Myths That Every Child Should Know A Selection Of The Classic Myths Of All Times For Young People
Page: 58"It is no great matter, nevertheless," said he to himself, very philosophically. "We cannot expect any great good, without its being accompanied with some small inconvenience. The Golden Touch is worth the sacrifice of a pair of spectacles, at least, if not of one's very eyesight. My own eyes will serve for ordinary purposes, and little Marygold will soon be old enough to read to me."
Wise King Midas was so exalted by his good fortune, that the palace seemed not sufficiently spacious to contain him. He therefore went downstairs, and smiled, on observing that the balustrade of the staircase became a bar of burnished gold, as his hand passed over it, in his descent. He lifted the doorlatch (it was brass only a moment ago, but golden when his fingers quitted it), and emerged into the garden. Here, as it happened, he found a great number of beautiful roses in full bloom, and others in all the stages of lovely bud and blossom. Very delicious was their fragrance in the morning breeze. Their delicate blush was one of the fairest sights in the world; so gentle, so modest, and so full of sweet tranquillity, did these roses seem to be.
But Midas knew a way to make them far more precious, according to his way of thinking, than roses had ever been before. So he took great pains in going from bush to bush, and exercised his magic touch most indefatigably; until every individual flower and bud, and even the worms at the heart of some of them, were changed to gold. By the time this good work was completed, King Midas was summoned to breakfast; and as the morning air had given him an excellent appetite, he made haste back to the palace.
What was usually a king's breakfast in the days of Midas, I really do not know, and cannot stop now to investigate. To the best of my belief, however, on this particular morning, the breakfast consisted of hot cakes, some nice little brook trout, roasted potatoes, fresh boiled eggs, and coffee, for King Midas himself, and a bowl of bread and milk for his daughter Marygold. At all events, this is a breakfast fit to set before a king; and, whether he had it or not, King Midas could not have had a better.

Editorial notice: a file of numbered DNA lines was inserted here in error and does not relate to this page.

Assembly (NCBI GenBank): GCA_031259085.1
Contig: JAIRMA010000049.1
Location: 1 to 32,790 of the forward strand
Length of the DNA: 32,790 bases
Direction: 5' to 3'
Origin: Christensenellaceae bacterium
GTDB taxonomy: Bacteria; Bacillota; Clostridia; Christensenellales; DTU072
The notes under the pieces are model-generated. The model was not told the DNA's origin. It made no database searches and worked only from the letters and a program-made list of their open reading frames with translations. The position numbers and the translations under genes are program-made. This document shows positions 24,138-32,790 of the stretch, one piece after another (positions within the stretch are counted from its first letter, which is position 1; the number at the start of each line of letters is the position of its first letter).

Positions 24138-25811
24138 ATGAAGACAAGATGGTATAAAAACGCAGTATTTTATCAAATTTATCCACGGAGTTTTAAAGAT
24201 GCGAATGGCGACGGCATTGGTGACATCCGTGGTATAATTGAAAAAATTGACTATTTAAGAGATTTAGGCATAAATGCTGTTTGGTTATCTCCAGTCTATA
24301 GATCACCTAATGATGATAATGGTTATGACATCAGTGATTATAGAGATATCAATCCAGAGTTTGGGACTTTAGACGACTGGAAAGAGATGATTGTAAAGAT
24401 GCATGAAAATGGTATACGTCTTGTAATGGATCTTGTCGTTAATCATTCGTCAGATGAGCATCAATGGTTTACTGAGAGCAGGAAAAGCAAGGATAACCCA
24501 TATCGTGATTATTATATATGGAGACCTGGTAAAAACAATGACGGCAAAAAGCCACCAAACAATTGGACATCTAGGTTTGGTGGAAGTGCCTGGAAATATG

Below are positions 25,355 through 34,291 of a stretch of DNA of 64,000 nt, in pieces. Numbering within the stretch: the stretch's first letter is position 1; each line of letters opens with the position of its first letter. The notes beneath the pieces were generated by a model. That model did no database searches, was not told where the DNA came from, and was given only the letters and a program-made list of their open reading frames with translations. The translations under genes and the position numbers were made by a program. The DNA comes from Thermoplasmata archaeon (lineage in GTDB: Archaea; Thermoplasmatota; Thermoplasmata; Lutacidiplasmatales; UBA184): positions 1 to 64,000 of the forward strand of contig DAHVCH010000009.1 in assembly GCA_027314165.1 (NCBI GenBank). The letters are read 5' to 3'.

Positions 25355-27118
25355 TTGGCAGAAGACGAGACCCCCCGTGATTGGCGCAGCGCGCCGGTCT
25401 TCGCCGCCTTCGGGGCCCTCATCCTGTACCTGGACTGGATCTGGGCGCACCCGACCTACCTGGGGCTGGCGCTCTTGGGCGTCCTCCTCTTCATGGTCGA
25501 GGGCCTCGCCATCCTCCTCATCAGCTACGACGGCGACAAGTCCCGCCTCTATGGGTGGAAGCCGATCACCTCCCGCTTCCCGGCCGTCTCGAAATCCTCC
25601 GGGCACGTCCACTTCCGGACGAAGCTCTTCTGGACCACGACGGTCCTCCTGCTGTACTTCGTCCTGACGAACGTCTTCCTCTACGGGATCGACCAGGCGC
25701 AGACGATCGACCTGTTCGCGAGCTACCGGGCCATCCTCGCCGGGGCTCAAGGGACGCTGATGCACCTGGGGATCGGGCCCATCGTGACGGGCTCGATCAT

Little Marygold had not yet made her appearance. Her father ordered her to be called, and, seating himself at table, awaited the child's coming, in order to begin his own breakfast. To do Midas justice, he really loved his daughter, and loved her so much the more this morning, on account of the good fortune which had befallen him. It was not a great while before he heard her coming along the passageway crying bitterly. This circumstance surprised him, because Marygold was one of the cheerfullest little people whom you would see in a summer's day, and hardly shed a thimbleful of tears in a twelvemonth. When Midas heard her sobs, he determined to put little Marygold into better spirits, by an agreeable surprise; so, leaning across the table, he touched his daughter's bowl (which was a china one, with pretty figures all around it), and transmuted it to gleaming gold.